We hosted a 10-week Basic Patrol Dogmaster class this fall for canine teams from Sherwood Police and the Clatsop and Washington County Sheriff's offices. Our Corporal Kevin Figueroa, a recognized Oregon Police Canine Association trainer and instructor, led the class.
Congratulations to Deputy Micah Akin and K9 Stark and Deputy Dan DiPietro and Maverick on gaining certification.
Deputy Akin joined the Sheriff's Office in 2005 and is our newest K-9 handler. His partner, Stark, is an 18-month-old male Belgian Malinois/Shepherd.
Stark's temperment and drive will make him a likely candidate for narcotic detection work in the near future.
Deputy DiPietro started with the Sheriff's Office in 2006 and joined the K9 Unit in 2010. His partner, Maverick, is a four-year-old purebred male German Shepherd that was already an experienced narcotics detection dog. He is now dually certified.
The county has removed the dedicated travel lane from NW Bronson Road eastbound where cars turn south onto NW Bethany Boulevard. The separator island has been removed and all traffic on NW Bronson must now come to a complete stop before turning. Unfortunately, drivers are not stopping and other motorists are asking deputies to take action.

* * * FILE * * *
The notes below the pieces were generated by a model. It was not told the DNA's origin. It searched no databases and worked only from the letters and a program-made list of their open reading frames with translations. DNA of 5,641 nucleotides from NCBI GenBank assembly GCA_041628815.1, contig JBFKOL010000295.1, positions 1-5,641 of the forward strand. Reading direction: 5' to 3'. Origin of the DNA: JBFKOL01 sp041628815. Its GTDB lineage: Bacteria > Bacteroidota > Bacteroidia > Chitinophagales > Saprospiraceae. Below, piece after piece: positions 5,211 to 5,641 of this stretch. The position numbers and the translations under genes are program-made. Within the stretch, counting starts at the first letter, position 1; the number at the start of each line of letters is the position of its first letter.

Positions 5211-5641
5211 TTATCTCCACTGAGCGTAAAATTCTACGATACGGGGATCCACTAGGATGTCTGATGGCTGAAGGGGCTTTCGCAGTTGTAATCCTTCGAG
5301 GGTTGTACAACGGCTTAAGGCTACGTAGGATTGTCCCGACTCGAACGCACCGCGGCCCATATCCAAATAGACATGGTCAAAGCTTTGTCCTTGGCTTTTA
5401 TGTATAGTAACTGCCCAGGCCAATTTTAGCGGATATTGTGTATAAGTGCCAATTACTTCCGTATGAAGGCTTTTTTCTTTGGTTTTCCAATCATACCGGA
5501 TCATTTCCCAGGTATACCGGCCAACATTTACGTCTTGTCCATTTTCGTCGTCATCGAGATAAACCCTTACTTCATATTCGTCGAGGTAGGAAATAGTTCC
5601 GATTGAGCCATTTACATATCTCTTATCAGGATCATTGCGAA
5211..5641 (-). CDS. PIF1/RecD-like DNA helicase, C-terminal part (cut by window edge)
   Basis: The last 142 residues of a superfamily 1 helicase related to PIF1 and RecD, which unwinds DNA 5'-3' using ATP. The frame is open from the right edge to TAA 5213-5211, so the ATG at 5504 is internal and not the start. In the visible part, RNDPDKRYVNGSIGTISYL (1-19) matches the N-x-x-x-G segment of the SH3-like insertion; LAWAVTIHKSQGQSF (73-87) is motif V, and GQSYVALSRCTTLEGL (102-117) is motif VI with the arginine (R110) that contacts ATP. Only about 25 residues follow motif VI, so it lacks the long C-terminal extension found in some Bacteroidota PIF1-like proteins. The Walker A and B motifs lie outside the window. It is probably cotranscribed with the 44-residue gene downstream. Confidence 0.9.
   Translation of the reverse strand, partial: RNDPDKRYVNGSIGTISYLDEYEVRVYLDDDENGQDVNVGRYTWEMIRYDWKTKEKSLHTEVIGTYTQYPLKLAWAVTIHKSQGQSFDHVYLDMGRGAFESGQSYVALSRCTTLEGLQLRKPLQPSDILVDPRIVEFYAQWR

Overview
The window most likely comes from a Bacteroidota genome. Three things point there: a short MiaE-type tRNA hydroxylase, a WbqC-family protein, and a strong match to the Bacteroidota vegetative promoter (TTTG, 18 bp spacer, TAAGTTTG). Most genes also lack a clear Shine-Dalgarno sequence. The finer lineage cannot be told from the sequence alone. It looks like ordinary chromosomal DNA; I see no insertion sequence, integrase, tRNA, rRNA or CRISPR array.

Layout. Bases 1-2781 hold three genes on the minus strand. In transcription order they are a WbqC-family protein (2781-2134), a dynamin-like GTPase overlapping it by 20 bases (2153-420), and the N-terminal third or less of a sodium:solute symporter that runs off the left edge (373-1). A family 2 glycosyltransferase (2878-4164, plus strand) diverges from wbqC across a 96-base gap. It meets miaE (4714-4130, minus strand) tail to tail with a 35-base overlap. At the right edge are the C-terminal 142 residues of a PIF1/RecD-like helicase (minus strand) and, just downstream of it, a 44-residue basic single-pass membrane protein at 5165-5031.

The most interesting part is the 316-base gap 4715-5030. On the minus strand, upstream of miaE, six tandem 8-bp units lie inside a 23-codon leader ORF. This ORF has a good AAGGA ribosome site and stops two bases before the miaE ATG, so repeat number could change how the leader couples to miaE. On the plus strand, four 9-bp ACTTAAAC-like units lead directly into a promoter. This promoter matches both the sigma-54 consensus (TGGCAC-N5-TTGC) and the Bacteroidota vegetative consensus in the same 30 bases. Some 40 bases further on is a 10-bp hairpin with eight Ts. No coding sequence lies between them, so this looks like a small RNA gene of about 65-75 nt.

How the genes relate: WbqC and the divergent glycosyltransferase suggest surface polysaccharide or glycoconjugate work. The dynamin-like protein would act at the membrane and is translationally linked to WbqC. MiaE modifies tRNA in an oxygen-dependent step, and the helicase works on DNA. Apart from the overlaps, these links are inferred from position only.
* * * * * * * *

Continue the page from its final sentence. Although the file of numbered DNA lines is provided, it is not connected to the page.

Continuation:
In just a few hours this week, deputies conducted 12 traffic stops to educate motorists and encourage a change in habits without citations. We hope education will make the difference.
A citation for this offense will be $520 (the base fine of $260 must be doubled in a construction zone). That is an expensive citation, and your money could be spent in better ways.
Please give us your voluntary cooperation and share the message with your neighbors and others who drive this area frequently.